Monday, November 25, 2013

Learn to Say "No" and Preserve Your Sanity

The holidays are right around and the corner, year-end reports are due, co-workers are asking you to cover for them on vacation and the boss wants everything done yesterday.
It's no wonder you may be feeling a bit stressed.
But could the stress be generated not from outside forces but your own actions?
At a recent Families and Work Institute conference, President Ellen Galinsky says that many employers are noticing a growing problem of employees being always "on." They answer e-mails at night and on weekends and work outside of regular hours when they're supposed to be off.
Employers are worried about worker burnout, she says.
One of the biggest problems for many workers today is that they can't say "no," says says Preston Ni, a professor of communications studies at Foothill College in Los Altos Hills, Calif.; a career coach; and trainer.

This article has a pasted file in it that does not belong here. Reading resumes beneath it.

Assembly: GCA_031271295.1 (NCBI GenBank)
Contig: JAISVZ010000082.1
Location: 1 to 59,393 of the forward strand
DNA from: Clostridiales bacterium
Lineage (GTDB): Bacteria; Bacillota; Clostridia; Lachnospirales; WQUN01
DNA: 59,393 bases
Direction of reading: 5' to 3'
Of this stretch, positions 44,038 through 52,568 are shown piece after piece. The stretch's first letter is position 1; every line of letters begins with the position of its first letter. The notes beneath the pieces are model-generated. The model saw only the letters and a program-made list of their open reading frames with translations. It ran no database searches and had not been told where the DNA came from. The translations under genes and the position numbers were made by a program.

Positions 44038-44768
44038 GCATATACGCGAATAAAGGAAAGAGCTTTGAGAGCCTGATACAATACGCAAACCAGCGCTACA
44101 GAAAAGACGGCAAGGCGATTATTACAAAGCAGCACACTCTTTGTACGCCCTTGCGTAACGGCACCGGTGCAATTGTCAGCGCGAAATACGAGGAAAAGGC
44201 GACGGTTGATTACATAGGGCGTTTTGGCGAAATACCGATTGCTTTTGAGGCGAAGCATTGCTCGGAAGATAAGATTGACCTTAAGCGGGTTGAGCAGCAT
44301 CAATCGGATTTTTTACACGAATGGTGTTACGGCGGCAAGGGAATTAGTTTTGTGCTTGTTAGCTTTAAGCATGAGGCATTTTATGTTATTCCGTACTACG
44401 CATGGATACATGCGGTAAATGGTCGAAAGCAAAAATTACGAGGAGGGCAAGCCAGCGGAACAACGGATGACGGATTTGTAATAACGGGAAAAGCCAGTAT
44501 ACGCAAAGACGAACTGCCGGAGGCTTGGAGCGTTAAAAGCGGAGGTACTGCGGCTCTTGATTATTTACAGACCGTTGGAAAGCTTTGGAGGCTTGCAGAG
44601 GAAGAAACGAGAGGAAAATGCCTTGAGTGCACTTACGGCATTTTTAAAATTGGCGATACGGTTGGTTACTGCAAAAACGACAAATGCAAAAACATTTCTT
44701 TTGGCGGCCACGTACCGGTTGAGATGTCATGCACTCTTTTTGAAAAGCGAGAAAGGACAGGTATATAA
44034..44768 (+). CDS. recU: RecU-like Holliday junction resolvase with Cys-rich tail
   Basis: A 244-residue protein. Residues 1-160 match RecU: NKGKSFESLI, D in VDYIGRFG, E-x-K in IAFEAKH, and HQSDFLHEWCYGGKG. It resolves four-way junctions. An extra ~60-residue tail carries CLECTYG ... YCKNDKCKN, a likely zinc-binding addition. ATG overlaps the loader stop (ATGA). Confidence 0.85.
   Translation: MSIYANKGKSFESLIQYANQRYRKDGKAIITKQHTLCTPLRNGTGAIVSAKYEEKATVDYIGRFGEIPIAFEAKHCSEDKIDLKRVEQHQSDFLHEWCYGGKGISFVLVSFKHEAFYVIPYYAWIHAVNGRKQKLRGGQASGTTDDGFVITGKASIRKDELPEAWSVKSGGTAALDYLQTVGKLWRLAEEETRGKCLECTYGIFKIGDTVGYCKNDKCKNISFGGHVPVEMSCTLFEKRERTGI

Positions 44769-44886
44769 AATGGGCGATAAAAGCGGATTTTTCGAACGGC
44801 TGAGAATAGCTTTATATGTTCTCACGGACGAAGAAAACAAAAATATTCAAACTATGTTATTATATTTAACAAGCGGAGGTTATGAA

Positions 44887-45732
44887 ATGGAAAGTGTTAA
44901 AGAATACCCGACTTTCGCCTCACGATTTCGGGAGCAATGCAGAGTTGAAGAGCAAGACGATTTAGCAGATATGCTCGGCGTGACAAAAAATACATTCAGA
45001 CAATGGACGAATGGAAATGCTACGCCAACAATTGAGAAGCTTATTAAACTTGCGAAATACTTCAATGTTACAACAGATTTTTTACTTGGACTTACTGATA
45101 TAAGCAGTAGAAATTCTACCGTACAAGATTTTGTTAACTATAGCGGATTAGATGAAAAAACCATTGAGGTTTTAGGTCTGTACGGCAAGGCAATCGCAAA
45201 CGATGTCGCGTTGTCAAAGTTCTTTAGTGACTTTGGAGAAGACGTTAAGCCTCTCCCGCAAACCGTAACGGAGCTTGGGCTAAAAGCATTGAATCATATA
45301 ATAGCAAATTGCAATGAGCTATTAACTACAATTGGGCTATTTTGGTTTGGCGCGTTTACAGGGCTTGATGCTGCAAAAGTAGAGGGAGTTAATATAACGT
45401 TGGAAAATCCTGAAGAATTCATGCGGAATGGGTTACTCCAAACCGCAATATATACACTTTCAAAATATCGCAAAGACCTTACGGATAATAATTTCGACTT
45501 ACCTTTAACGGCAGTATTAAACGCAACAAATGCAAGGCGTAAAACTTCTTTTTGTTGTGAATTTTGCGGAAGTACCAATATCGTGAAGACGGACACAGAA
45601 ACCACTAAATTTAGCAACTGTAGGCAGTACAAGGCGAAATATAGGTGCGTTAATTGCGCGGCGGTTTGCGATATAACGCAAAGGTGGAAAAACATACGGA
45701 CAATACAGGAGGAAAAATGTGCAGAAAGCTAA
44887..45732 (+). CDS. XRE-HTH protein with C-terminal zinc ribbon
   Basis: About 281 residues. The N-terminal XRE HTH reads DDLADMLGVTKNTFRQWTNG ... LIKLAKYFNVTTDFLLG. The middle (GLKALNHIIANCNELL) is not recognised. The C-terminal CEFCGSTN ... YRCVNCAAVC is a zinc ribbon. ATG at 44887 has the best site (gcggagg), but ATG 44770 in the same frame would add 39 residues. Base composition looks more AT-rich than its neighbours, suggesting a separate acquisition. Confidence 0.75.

"There's always the concern in the workplace of social rejection or career consequences for saying no," Ni says. "Maybe you don't want to hurt someone's feelings by saying no, or doing so makes you feel guilty."
The problem is that by not learning to say "no," you then become a victim and risk burnout, he says.
The most successful people learn how to manage their own time effectively and aren't buffeted with demands from various sources, Ni says. They are still busy, just not overwhelmed.
With all the year-end activities and deadlines many of us are facing, Ni has advice to let you say "no," take control of your life, and be happier and more successful:
• Set boundaries. If a colleague approaches you about covering for her while she's taking some time off, you can say "no" diplomatically by saying something like, "Unfortunately, I have a lot on my plate as well."
Or "it is important to me that I finish this project, so I need to focus on these tasks." Another option: Say you're "uncomfortable" taking on the other tasks at this time.
• Learn to engage and disengage. Instead of turning down a colleague's request for help, you can offer to take a specific piece of the task, and then (read more here)

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